Model Tenancy Act - Revamping the existing rent control regime

The existing rent control and tenancy legislations in the country largely tilt in favour of the tenants. They inter alia involve stringent measures on the fixation of rent and long drawn legal challenges faced by the landowners in evicting tenants. For this reason, landowners are often apprehensive of letting out their vacant premises. This has resultantly affected the rental economy and the rental housing segment across the country, adversely impacting the availability of housing facilities and affordable rental accommodation in urban areas.

After deliberating for over five years, the Model Tenancy Act (“MTA”) was finally approved by the Union Government on June 2, 2021, for circulation to all States/UTs for adaptation by way of enacting fresh legislation or amending the existing rent control and tenancy legislations suitably with a view to (i) revamp the present rent control and tenancy regime across the country, (ii) protect and balance the rights and interests of both tenants and landowners to promote rental housing, (iii) bridge the trust deficit between tenants and landowners by clearly delineating their rights and obligations, (iv) enable creation of adequate rental housing facilities for all income groups and encourage private participation in rental housing as a business model to address the huge housing shortage and the issue of homelessness, and (v) provide speedy dispute redressal mechanism.

It is pertinent to note that the MTA is not binding on the States/UTs as land and urban development remain state subjects. Hence, it is for each State/UT to decide whether or not to adopt the MTA (with or without amendments) or repeal or amend their existing legislations on the subject. It is still to be seen whether the States/UTs choose not to follow the MTA or dilute the essence of the provisions of the MTA as approved by the Union Cabinet or otherwise.

Some of the key provisions of the MTA are discussed below:

  • Applicability: MTA is applicable to premises (including vacant land) for residential and commercial use only, and excludes from its purview, all hotels, lodging houses, dharamshalas, inns and premises for industrial use. Further, MTA will not be applicable to (i) premises owned or promoted by the Government or local authority, (ii) premises owned by a company, university or organisation, let out to its employees as part of service contract, and (iii) premises notified by the Government in this regard from time to time, unless otherwise agreed to by the parties and informed to the Rent Authority. It is important to note that the MTA is prospective in nature and will not apply on existing tenancies, retrospectively.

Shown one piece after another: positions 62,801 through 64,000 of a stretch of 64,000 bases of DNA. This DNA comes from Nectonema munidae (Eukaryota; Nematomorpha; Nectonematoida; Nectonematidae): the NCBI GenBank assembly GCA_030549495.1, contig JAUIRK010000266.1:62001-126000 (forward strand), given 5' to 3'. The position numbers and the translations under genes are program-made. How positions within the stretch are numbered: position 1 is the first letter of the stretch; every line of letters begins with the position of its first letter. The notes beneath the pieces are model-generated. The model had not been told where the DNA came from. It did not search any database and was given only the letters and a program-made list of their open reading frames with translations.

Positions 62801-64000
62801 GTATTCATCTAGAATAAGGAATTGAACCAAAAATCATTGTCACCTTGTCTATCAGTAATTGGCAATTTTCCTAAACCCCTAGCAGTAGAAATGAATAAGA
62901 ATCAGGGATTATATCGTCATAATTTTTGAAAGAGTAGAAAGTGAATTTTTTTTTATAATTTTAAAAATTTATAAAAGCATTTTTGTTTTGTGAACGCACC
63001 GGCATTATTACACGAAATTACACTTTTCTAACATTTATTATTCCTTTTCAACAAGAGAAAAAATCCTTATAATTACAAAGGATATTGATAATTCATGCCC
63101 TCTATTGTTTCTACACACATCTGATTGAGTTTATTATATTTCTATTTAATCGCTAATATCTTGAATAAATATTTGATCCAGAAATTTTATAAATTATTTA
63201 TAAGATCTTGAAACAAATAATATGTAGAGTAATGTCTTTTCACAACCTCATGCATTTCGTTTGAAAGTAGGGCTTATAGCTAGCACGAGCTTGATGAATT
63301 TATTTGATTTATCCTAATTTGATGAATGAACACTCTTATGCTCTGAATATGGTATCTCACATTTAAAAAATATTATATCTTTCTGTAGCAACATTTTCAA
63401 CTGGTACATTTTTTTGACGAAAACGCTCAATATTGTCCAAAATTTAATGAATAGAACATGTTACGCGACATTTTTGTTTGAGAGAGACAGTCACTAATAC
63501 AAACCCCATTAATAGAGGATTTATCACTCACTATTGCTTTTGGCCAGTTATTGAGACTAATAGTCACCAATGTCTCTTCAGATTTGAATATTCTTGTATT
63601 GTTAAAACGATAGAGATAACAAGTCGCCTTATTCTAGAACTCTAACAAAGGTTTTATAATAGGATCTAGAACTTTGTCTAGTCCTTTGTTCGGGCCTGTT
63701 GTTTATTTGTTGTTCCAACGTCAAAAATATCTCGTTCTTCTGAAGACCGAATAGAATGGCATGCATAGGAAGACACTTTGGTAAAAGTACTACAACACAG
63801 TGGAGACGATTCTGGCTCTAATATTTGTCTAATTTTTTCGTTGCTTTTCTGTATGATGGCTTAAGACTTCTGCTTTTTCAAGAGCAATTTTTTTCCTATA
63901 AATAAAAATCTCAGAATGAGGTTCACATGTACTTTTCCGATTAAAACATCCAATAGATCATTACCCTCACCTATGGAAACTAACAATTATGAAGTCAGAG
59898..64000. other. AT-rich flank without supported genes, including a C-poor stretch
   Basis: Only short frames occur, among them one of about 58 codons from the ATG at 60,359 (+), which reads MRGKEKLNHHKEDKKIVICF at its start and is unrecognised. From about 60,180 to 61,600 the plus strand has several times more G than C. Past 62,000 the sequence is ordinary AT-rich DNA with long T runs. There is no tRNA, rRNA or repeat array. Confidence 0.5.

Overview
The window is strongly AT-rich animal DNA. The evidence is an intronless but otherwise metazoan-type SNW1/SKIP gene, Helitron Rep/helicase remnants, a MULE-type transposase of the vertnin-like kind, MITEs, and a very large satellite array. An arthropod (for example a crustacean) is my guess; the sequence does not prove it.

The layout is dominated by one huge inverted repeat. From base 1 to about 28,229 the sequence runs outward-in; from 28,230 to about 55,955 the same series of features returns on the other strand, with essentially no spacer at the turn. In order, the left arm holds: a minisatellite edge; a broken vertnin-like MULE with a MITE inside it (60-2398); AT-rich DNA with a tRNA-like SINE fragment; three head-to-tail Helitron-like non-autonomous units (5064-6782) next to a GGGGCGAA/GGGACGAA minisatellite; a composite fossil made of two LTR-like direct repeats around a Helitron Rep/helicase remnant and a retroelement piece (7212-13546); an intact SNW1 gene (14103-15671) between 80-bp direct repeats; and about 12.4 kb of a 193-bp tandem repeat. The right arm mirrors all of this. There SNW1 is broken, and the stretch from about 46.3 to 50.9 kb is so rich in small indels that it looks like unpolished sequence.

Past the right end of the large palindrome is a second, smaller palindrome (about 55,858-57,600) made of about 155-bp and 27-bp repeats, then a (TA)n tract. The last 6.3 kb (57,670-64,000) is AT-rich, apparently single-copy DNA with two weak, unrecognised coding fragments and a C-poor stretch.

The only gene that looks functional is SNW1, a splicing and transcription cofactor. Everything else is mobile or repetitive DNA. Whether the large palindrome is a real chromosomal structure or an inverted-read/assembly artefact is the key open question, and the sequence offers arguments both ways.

• Tenancy Agreement: MTA mandates that all tenancy agreements, after commencement of the MTA, must be in writing and informed to the Rent Authority within the specified timeline. Pursuant to the above, the Rent Authority will allot a unique identification number to the parties. The parties are free to mutually decide on the term of the tenancy, rent amount and revision of rent, if any. However, in case of a dispute between parties concerning the revision of rent, the MTA provides that the Rent Authority, upon receiving an application in this regard, can determine the revised rent and also fix the date from which such revised rent becomes payable. The MTA further ensures that the security deposit amount to be paid by the tenants in advance is not unjustified, and provides a cap on it, i.e., (i) not exceeding 2 months’ rent for residential properties, and (ii) not exceeding 6 months’ rent for commercial premises.
  • Restriction on Sub-Letting: MTA prohibits the tenant from sub-letting or transferring or assigning his/her rights in the tenancy, unless the same is carried out by executing a supplementary agreement to the existing tenancy agreement and thereafter informing the Rent Authority of the said sub-tenancy within the specified timeline.
  • Deposit of rent with Rent Authority: MTA allows the tenant to deposit the rent and/or other charges with the Rent Authority if the landowner refuses to accept such payment or give a receipt in that respect consecutively for two months or in the event the tenant is unable to ascertain to whom the rent is payable. The latter may be particularly useful in a scenario where the lessor has expired, and the person who is entitled to receive the rent is not identifiable. In such situations, the Rent Authority will determine to whom the rent should be paid and pass orders to that effect. 
  • Division of maintenance responsibility: MTA clearly delineates the maintenance responsibilities between the landowners and the tenants, with major maintenance of the premises such as structural repairs, electrical wiring repairs, whitewashing falling in the share of the landowners and minor day-to-day repairs and maintenance falling in the share of the tenants. Having said that, parties are free to depart from these provisions of the MTA and record their preferred division of maintenance responsibility in the tenancy agreement.